Getting to Ustica from Palermo

Ustica, an island that's the summit of a volcano, is an unassuming, charming place.  Often overlooked by tourists who opt for the more glamorous Aeolian Islands, Ustica is a doable daytrip from Sicily, and shouldn't be missed. After a week of deliberating, we finally managed to get ourselves there from Palermo.  We reserved our tickets at the Ustica Lines hydrofoil company at the port and left bright and early the next morning at 7am.  It was my first time on a hydrofoil and I was a little nervous about becoming seasick but as soon as the boat took off, my fears washed away as it was a very smooth ride- the only disappointing part of the trip was that the windows were so eroded that we couldn't see out of them.  Ustica is about 60 kilometers north of Palermo.    
The hydrofoil pulled into the port as the morning sun was slowly starting to rise in the sky.   Many of the townspeople were still sleeping and the few sounds that could be heard were the fishermen bantering down by their boats.  I could tell I was going to like this sleepy island. We climbed the steps into the town and searched for a place to grab a quick breakfast.  
I enjoyed a ciambella and a creamy lemon drink as refreshing as a granita but thicker.  After learning that we were from the United States, the man at the cafe told my mother how there was a large group of Americans from New Orleans staying on the island.  Apparently, a significant-sized group of "Usticesi" immigrated to New Orleans in the last few centuries when the island population was getting out of control, and an important connection between the two places remains.
View of the center of town in the morning
I was blown away by the charm of Ustica.  It was extremely clean and you could tell that Usticesi were proud of their island.  So many of the storefronts and exterior walls of buildings had beautiful tile murals.  Ustica is a mecca for divers, snorkelers, and underwater photographers and this fish design was a common theme on the island.  One of my favorite shops was a pottery store featuring this theme where we bought a salt shaker.
A beautiful tiled design of the island
Even the pharmacy was decorated
I couldn't help myself when I saw the Ustican version of a garbage truck.  Many of the streets are so narrow that normal-sized vehicles cannot pass by.
We took a lovely boat tour with a local fisherman, Gianuzzo.  In about two hours, he took us all around the island and showed us at least six gorgeous grottos.  Every time we entered a grotto, Gianuzzo turned off the motor and took out the paddles.  Sometimes we had to lie flat on our backs because the caves were so low!  I loved the blue and green grottos in particular and they photographed surprisingly well.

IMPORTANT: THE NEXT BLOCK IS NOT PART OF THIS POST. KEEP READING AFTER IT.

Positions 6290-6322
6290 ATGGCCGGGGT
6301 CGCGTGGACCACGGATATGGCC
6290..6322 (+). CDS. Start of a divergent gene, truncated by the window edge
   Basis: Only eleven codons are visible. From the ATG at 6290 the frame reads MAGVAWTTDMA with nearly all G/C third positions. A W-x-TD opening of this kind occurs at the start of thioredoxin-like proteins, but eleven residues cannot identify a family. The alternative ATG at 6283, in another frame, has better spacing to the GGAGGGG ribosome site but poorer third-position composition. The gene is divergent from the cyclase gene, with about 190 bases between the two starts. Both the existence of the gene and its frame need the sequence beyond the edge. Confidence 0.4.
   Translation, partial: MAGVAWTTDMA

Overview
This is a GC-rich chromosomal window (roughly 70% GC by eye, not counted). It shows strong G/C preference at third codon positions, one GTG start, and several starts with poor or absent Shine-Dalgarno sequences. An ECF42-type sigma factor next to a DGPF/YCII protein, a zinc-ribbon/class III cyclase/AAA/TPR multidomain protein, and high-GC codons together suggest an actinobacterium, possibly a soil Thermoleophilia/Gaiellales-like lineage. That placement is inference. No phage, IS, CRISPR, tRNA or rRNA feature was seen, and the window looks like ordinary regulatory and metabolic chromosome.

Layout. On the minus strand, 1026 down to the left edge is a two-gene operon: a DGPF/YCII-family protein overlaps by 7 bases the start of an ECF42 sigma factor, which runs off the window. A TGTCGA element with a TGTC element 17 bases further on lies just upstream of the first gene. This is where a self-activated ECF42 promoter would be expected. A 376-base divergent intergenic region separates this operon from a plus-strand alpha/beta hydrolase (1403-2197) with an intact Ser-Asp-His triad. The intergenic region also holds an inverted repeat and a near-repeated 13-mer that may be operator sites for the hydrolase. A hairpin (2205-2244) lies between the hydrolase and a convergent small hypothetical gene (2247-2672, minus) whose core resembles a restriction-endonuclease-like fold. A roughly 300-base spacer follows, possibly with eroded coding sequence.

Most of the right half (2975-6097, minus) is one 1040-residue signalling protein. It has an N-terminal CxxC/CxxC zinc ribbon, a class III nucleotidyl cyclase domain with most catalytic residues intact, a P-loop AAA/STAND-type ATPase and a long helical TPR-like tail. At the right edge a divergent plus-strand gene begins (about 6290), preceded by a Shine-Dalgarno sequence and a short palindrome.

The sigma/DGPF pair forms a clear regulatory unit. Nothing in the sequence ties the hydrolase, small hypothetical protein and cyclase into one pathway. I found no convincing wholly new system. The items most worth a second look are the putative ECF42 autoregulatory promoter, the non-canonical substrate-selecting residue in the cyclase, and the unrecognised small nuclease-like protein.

Blue grotto
Green grotto
Gianuzzo, our captain 
Penne with Sicilian pistachios
Penne with shrimp, tomatoes, and eggplant
Enjoying a cup of fresh fruit before heading back to Palermo on the last hydrofoil of the day


  1. This is so lovely! These pictures made me smile. My family is originally from Ustica, and last Easter I visited for the first time. It was one of the best experiences of my life, and I hope to spend more time there in the future.

  2. Adding to my previous comment. It's funny, because I'm also from New Orleans. Also, I just realized you have a picture of GIANUZZO, whom I absolutely adore. Again, such great pictures!

  3. Thank you- I'm glad you enjoyed them! Ustica is a beautiful place- I hope to go back as well. You know Gianuzzo? He was so great- that boat trip with him was amazing. Happy travels!

  4. What is the minimum amount of time you would recommend on Ustica to make it a worthwhile day trip. We are considering going in Sept. 2013, while on a tour. We would only have part of 1 free day to make this happen. Is there only 1 departure per day from Palermo to Ustica? Any help would be appreciated. Also how did you find Gianuzzo?

  5. Hi serpymom- thank you for your comment. I would honestly suggest a full day to make it worth it. The boat alone is about 1.5 hours each way if I remember correctly and I think there are only a few departures daily (you can google the hydrofoil company, Ustica Lines to check the schedule). I think it leaves from Palermo about twice a day (early in the morning, which is the one we took, and late afternoon, most likely for people who live on Ustica to return home). There is also a late afternoon/early evening boat from Ustica which will take you back to Palermo. My mom speaks Italian so she asked about boat tours around the island at the Tourist Office there. They told her to go back to the port and ask for Gianuzzo- he's definitely a character- his son works with him too. I highly recommend the private boat tour with him (or another fisherman) as the grottoes are beautiful, and much better than a touristy place like Capri. We had them to ourselves in July- the green grotto is particularly amazing. Hope you get the chance to visit!